• Stopping and starting the instance changes the public IP address of your instance. If you don't want your EC2 public IP address to change when you restart or terminate your instance, then use an Elastic IP address. If you use Amazon Route 53, then you might have to update the Route 53 DNS records when the public IP changes.

1.    Launch a new EC2 instance in your virtual private cloud (VPC). Use the same Amazon Machine Image (AMI) in the same Availability Zone as the impaired instance. The new instance becomes your rescue instance.

2.    Stop the impaired instance.

3.    Detach the Amazon Elastic Block Store (Amazon EBS) root volume (/dev/xvda or /dev/sda1) from your impaired instance.

4.    Attach the EBS volume as a secondary device (/dev/sdf) to the rescue instance.

5.    Use SSH to connect to your rescue instance.

6.    Run the lsblk command to view devices:

$ lsblk
xvda    202:0    0   8G  0 disk
└─xvda1 202:1    0   8G  0 part /
xvdf    202:80   0   8G  0 disk
 └─xvdf1 202:81   0   8G  0 part

7.    Create a mount point directory (/rescue) for the new volume that you attached to the rescue instance in step 4:

$ sudo mkdir /mnt/rescue

8.    Mount the volume at the directory that you created in step 7:

$ sudo mount -t xfs -o nouuid /dev/xvdf1 /mnt/rescue/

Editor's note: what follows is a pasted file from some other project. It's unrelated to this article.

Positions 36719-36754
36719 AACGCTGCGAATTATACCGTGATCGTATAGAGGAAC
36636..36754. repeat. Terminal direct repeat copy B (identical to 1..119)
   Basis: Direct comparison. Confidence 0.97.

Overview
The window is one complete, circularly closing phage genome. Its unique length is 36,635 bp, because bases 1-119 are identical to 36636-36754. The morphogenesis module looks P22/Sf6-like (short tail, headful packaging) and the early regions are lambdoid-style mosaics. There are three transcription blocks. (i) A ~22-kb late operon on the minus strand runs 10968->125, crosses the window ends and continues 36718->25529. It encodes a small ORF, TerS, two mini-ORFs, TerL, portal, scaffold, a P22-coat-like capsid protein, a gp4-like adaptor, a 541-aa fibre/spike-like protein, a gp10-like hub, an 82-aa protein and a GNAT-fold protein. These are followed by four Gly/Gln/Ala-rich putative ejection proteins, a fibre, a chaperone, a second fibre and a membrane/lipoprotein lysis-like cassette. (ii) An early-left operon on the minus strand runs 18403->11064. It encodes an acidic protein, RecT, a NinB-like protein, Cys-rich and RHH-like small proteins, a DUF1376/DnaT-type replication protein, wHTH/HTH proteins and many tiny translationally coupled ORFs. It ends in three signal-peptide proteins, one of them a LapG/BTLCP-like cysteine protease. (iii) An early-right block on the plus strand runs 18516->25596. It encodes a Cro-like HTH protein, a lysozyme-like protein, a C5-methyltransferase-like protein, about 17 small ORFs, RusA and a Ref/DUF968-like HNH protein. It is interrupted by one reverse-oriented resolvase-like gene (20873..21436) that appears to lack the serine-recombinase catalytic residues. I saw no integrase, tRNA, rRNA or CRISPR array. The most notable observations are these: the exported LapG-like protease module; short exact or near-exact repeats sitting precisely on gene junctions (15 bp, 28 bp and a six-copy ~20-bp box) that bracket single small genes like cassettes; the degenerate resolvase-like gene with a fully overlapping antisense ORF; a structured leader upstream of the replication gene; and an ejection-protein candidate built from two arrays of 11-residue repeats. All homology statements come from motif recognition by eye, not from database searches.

To mount ext3 and ext4 file systems, run the following command:

$ sudo mount /dev/xvdf1 /mnt/rescue

Note: The syntax of the preceding mount command might vary. For more information, run the man mount command.

9.    Run the lsblk command again to verify that the volume mounted the directory:

$ lsblk
xvda    202:0    0   8G  0 disk
└─xvda1 202:1    0   8G  0 part /
xvdf    202:80   0   8G  0 disk
└─xvdf1 202:81   0   8G  0 part /mnt/rescue

Correct or copy the sshd_config file

You can investigate the sshd_config file on your impaired instance and, if needed, rollback your changes. Use the SSH verbose messaging output to guide you to the error location in the file:

$ sudo vi /mnt/rescue/etc/ssh/sshd_config

Or, run the following command to copy the sshd_config file from the rescue instance to your impaired instance. This command replaces the contents of the sshd_config file on your original instance:

$ sudo cp /etc/ssh/sshd_config /mnt/rescue/etc/ssh/sshd_config

Reattach the volume to the original instance and test the connection

Note: If you used Method 2: Use a rescue instance, then complete the following steps.

1.    Run the umount command to unmount the volume:

$ sudo umount /mnt/rescue/

2.    Detach the secondary volume from the rescue instance, and then attach the volume to the original instance as /dev/xvda (root volume).

3.    Start the instance.

4.    Connect to the instance using SSH to verify that you can reach the instance.

Related information

Why can't I connect to my Amazon EC2 Linux instance using SSH?

AWS OFFICIALUpdated 2 months ago